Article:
Nuclear energy is better than conventional thermal energy generated from coal and fossil fuels. That was the primary reason why developed countries intended to switch to nuclear power. But there are some risks as well. Nuclear energy has always been hotly debated. It has been the subject of many agitations by environmentalists, there are countries that don’t endorse nuclear power plants and there are ordinary folks around the world who don’t really consider nuclear energy to be a safe alternative. Whether nuclear energy is an answer to our power requirements or not cannot be answered definitively. Nuclear power certainly has the potential to meet the world’s energy requirements but there are some risks that have to be dealt with.
Here are some nuclear energy pros and cons that everyone should be aware of.
1. Nuclear energy has very low emissions of carbon dioxide and several other greenhouse gases. In that sense, there are less environmental concerns in comparison with coal being used as the primary choice.
2. The operational costs of nuclear power plants are considerably less than what it costs to run thermal power plants. The initial investments are hefty in both cases but nuclear fission once triggered is also self sustaining which is not the case with thermal plants.
3. Nuclear energy is considerably more powerful than other known sources of power. Nuclear energy can easily attend to global energy needs and it can also surpass the needs exponentially. That is not possible with coal or any other known source. Solar energy is difficult to harness on a massive scale and wind power is still in its nascent stage when one looks at the energy harnessed from wind vis-à-vis the global demand. Besides, solar energy and wind energy are often confined to the local energy needs. Nuclear power is ready for the market since its technology is much more developed. Nuclear energy can easily be channelized across the world.
4. With the technology being developed further, the amount of nuclear waste can be reduced and can be managed even better than what’s happening right now. That would make nuclear energy cleaner in the near foreseeable future.
1. Nuclear power plants cost a lot of money. The nature of construction needed for the plants to contain radiation is complicated.
2. Nuclear power plants don’t have a certainty of success. It is possible that after the exorbitant investment, the power plant may not kick off. That would call for additional investments. Governments often subsidize the costs and offer incentives for such projects which add to the fiscal burden of any country.
3. Critics of nuclear energy argue that the same investment of money, time, technology and effort can make more sense if the focus was on renewable energy such as solar or wind instead of the toxic nuclear energy.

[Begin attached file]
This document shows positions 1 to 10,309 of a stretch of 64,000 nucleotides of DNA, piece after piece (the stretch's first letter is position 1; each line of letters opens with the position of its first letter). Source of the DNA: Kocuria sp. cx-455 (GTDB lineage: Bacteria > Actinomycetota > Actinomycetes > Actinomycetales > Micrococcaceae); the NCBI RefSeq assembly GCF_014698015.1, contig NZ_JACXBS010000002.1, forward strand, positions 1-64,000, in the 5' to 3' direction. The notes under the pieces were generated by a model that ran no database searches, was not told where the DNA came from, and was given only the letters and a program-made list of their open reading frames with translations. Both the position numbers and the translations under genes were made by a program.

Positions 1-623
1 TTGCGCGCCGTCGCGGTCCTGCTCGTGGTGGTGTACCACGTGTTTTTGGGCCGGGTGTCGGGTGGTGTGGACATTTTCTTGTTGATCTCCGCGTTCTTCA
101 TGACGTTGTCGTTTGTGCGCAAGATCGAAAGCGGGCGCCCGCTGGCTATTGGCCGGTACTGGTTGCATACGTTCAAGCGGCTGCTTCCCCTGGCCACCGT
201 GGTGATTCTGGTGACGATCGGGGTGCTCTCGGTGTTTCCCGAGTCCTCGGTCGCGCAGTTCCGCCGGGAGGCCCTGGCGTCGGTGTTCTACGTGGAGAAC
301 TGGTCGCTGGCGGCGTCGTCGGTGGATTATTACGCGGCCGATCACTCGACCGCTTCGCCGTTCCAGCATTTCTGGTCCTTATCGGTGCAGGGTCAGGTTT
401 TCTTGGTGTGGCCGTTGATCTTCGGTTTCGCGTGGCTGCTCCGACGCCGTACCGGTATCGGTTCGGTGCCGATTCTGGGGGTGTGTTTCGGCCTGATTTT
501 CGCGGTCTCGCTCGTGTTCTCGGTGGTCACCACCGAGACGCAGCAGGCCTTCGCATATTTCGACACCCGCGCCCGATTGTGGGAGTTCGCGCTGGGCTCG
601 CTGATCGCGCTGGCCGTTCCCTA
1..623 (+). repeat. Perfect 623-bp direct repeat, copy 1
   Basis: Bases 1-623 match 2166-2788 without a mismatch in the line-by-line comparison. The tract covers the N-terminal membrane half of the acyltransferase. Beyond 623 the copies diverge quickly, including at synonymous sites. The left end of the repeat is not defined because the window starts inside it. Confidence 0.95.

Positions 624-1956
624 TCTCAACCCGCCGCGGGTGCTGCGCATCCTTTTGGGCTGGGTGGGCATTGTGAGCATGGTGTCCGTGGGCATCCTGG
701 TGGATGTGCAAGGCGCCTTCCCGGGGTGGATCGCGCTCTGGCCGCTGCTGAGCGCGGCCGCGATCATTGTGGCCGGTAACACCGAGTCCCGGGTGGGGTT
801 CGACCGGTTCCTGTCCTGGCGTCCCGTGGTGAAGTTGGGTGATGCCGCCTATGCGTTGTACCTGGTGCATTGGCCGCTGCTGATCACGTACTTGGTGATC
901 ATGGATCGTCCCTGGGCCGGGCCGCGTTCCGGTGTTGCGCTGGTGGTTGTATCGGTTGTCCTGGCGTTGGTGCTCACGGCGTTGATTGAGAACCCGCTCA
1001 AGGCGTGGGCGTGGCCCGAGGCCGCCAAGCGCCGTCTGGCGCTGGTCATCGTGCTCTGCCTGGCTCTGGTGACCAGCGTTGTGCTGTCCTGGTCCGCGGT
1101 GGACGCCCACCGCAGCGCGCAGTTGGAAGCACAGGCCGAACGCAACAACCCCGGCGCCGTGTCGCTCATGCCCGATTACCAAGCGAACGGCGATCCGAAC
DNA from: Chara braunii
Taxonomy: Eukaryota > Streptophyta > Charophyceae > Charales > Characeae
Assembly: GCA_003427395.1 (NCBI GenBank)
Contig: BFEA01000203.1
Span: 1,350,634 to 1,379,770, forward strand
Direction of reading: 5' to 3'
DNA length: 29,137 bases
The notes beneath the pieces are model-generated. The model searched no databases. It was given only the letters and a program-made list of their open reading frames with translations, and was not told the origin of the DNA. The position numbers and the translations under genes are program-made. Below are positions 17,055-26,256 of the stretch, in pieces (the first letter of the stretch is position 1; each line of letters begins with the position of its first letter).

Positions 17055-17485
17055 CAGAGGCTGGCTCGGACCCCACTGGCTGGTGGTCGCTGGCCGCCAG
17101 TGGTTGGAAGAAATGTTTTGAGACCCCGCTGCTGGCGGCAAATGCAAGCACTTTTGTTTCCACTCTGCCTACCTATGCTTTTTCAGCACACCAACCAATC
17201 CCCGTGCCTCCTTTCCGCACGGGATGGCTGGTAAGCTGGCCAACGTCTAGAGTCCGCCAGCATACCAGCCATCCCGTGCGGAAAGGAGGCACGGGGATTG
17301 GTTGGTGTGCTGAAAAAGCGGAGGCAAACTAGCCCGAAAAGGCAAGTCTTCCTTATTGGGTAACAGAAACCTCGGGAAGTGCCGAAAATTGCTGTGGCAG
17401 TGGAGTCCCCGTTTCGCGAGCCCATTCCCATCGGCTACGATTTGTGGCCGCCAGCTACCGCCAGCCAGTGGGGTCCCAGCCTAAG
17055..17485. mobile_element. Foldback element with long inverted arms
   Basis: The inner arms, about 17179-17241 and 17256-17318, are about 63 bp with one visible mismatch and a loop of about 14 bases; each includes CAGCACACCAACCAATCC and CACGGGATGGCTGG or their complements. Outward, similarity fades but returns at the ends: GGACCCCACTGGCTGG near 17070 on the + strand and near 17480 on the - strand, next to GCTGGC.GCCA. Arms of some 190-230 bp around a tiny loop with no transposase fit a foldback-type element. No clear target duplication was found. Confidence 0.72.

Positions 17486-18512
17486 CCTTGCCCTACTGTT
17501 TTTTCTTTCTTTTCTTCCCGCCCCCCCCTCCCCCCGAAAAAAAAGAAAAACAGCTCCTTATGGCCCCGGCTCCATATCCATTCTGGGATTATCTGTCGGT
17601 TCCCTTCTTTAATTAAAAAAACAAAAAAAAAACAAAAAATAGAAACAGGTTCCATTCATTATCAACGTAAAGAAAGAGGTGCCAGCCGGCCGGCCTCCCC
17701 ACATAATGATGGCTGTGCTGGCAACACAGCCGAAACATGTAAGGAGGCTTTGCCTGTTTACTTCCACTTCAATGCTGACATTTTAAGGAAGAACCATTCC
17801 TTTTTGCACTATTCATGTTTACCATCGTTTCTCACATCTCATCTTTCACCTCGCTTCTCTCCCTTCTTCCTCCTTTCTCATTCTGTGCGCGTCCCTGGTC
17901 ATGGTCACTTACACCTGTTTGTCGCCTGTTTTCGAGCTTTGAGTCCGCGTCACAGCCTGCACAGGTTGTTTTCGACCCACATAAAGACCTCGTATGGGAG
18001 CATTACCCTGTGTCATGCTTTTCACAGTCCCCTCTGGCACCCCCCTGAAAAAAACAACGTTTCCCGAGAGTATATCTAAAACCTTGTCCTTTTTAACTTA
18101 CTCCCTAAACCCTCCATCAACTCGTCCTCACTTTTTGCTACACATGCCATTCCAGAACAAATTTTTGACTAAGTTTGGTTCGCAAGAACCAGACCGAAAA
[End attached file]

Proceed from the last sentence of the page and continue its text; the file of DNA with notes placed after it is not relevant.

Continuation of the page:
4. Nuclear power plants are always at risk. Chernobyl and Fukushima have shown the world what can happen when things go wrong.
5. The radiation problems and dozens of risks of nuclear fuel and nuclear energy are known. Beyond what is known, there are unknown risks as well. There can be dozens of other potential hazards of nuclear fuel, energy or waste which are yet to be discovered.
6. Nuclear power plants take a long time to start running. Most plants take close to a decade, from conception through planning to construction, procurement of nuclear fuel and then eventually commencing the nuclear fission reactions.
7. A huge problem with nuclear energy is that companies don’t take accountability of the eventualities if things go wrong. Their liability is waived if there are accidents or any mishap. It is almost always the government that bears the cost of damages and all salvaging operations. That money is actually taxpayers’.
8. Nuclear energy is centralized. There cannot be remote facilities and the industry can never be decentralized.
9. Nuclear power plants may not emit greenhouse gases or carbon dioxide but the mining, refining and transport of uranium do have environmental concerns. They do generate environmental waste and that waste includes more than just greenhouse gases.
10. Uranium is not renewable. It is finite, like natural gas and coal. Uranium reserves will dry out and that would make nuclear energy a thing of the past unless technologies are developed to harness other elements.
11. Nuclear energy or plants raise humanitarian questions as well. Most reserves of uranium in the world are in areas that have indigenous people and innumerable tribes. Those people don’t support mining of uranium and they don’t endorse nuclear power. Often, those tribes are compelled to give up their land and they are relocated. Whether this is right or wrong is anyone’s guess.
12. Nuclear waste is a huge concern. Today, chances of radiation leaks or anything to do with the radiation of nuclear power generation are contained or limited to a great extent. But nuclear waste is radioactive as well. Even after the fuel is spent, it would take centuries to lose its radioactive properties. This waste will remain deadly for countless generations.